Iowa Football: 10 Things Ferentz Needs to Do to Turn the Hawkeyes Around
The 2012 Iowa Hawkeyes went 4-8. This will be the first Hawkeye team to stay home for the bowl season since 2007, and it will be the first group that failed to qualify for a bowl since 2000.
Regardless what the stats say, this was probably the worst Iowa defense since 2000, and it was the worst Kirk Ferentz-era offense.
Furthermore, 2012 was on the back of two subpar performances, both of which saw the Hawkeyes go 7-5.
The team was, in fairness, young, but it wasn't so young as to merit losing to Iowa State, Central Michigan, Indiana and Purdue, three of which were home games and all of which were against mediocre or worse squads.
Moving ahead, there are changes and adjustments Kirk Ferentz can make, and, in some cases, has to make if he expects his program to flourish in an increasingly competitive Big Ten.
That said, Ferentz is not going to change to a spread offense, and he's not going to open up the defense as though he's Nick Saban. The Iowa offensive scheme is not going to focus on a dual-threat quarterback, and the defense is not going to change to a 4-2-5 base.
In short, the changes suggested on the following slides only work within the realm of Kirk Ferentz's reality.
Adjust Recruiting Strategy Part 1
I went into this in more depth in a previous article, but one thing that can be said about Ferentz is that he's stubborn. He sticks to his philosophy and game plan no matter what is happening on the field or what type of personnel he has.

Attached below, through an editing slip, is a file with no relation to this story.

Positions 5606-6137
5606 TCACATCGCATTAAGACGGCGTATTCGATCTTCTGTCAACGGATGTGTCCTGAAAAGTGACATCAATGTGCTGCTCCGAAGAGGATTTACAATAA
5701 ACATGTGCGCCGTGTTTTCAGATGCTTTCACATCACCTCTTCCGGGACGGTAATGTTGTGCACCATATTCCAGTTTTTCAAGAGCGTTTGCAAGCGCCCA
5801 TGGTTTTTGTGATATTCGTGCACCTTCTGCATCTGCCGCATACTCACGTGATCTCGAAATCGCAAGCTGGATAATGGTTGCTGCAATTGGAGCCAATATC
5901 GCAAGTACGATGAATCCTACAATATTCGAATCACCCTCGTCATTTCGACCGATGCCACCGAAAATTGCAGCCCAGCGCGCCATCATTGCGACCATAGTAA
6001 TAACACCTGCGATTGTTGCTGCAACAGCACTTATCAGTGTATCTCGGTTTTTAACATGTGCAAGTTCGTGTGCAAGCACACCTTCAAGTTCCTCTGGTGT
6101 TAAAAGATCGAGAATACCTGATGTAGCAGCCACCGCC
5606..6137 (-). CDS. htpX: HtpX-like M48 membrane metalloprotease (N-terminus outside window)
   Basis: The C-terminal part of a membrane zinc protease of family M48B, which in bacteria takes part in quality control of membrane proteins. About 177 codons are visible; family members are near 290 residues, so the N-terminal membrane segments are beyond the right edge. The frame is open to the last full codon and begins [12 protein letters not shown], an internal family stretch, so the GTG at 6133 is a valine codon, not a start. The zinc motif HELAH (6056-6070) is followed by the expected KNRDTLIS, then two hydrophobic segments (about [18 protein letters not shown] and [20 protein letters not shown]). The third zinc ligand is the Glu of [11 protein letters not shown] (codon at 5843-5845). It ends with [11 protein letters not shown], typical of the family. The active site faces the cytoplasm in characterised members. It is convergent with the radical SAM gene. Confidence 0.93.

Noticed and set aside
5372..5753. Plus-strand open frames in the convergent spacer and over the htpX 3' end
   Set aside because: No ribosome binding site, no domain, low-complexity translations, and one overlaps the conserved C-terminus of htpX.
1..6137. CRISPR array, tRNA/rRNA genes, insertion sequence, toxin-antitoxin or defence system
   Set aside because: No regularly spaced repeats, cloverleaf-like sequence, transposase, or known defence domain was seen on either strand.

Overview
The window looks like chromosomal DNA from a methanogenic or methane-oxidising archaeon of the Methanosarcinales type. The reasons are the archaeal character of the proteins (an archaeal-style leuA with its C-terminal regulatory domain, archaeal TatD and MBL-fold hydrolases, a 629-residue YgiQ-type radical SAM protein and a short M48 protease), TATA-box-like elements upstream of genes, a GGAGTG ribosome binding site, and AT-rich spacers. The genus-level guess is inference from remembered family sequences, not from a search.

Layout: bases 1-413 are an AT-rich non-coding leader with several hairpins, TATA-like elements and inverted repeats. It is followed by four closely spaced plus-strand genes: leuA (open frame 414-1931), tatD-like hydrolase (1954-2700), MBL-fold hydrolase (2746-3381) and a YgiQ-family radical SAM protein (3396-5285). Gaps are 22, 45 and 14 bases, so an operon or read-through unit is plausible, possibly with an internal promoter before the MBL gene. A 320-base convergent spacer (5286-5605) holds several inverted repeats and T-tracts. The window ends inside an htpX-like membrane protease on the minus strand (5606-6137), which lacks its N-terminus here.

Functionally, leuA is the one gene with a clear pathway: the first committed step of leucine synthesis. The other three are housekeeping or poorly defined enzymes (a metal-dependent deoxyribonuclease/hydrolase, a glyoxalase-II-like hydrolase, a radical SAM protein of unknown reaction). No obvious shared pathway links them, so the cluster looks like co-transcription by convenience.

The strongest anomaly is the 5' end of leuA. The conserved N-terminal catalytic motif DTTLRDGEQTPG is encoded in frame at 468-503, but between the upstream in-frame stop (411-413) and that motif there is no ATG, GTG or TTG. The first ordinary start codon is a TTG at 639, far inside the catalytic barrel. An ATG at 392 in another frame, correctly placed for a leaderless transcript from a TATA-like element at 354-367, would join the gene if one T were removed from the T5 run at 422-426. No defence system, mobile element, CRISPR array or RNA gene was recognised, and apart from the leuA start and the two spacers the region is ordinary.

He is very much a my-way-or-the-highway type of coach, and that's fine.
The issue is that he has no plan B when he doesn't have the personnel he needs to run the schemes he wants to run.
In effect, the most sensible course for him to pursue in order to make sure he has the players to fit his schemes is to dig into the JUCO pool.
This is a recruiting strategy that the majority of programs in situations similar to Iowa—non-blue blood programs in relatively talent-poor states—regularly employ. Kansas State, Kansas, Nebraska and Minnesota all recruit JUCOs heavily.
Generally speaking, Ferentz is right. He wants to develop high school players to fit the system he wants to run. However, when necessary, he needs to augment that system.
Think of the difference one JUCO receiver that was ideal and already familiar with Greg Davis' system would have made in 2012. How about a JUCO defensive end on a young line that had the fewest sacks in the Big Ten and tied for 114th in the country?
**On Sunday night, per Hawkeyenation, Iowa signed JUCO wide receiver Damond Powell.**
Adjust Recruiting Strategy Part 2
Some Hawkeyes from the first half of the Ferentz era who hailed from Florida: Brad Banks, C.J. Jones, Abdul Hodge, Fred Barr, Mo Brown.
Some Hawkeyes from the first half of the Ferentz era who hailed from Texas: Jonathan Babineaux, Howard Hodges, Drew Tate, Scott Chandler, Clinton Solomon.
The last high-impact Texas or Florida Hawkeye was cornerback Charles Godfrey, who graduated in 2007.
Iowa has been recruiting the Sunshine and Lone Star states, but nowhere near as ambitiously or effectively as in the early part of Ferentz's run. At that time, Bret Bielema was the Hawkeyes' man in Florida while Carl Jackson and Ron Aiken were active in Texas.
Since those coaches retired or moved on, Florida and Texas have not been anywhere near as fruitful for the Hawkeyes.
In fact, over the last seven-eight years, Iowa has been busier in the Midwest, especially in the Ohio and St. Louis areas. It is fine to make a home in these convenient areas, but, as Grantland.com recently pointed out, football talent is in the South and continues to trend southward.
Most Big Ten teams are trying to exploit this. Wisconsin has 10 Floridians on its current roster, including multiple starters. Nebraska has 19 Texans. Purdue has 25 Floridians and six Texans. Minnesota has 10 Floridians and 13 Texans.
Florida and Texas have proved fertile recruiting grounds for Kirk Ferentz in the past. He has to reestablish those ties, especially with native-Texan Greg Davis now on the staff.
Clock Management and Two-Minute Offensive Blunders Need Fixing Now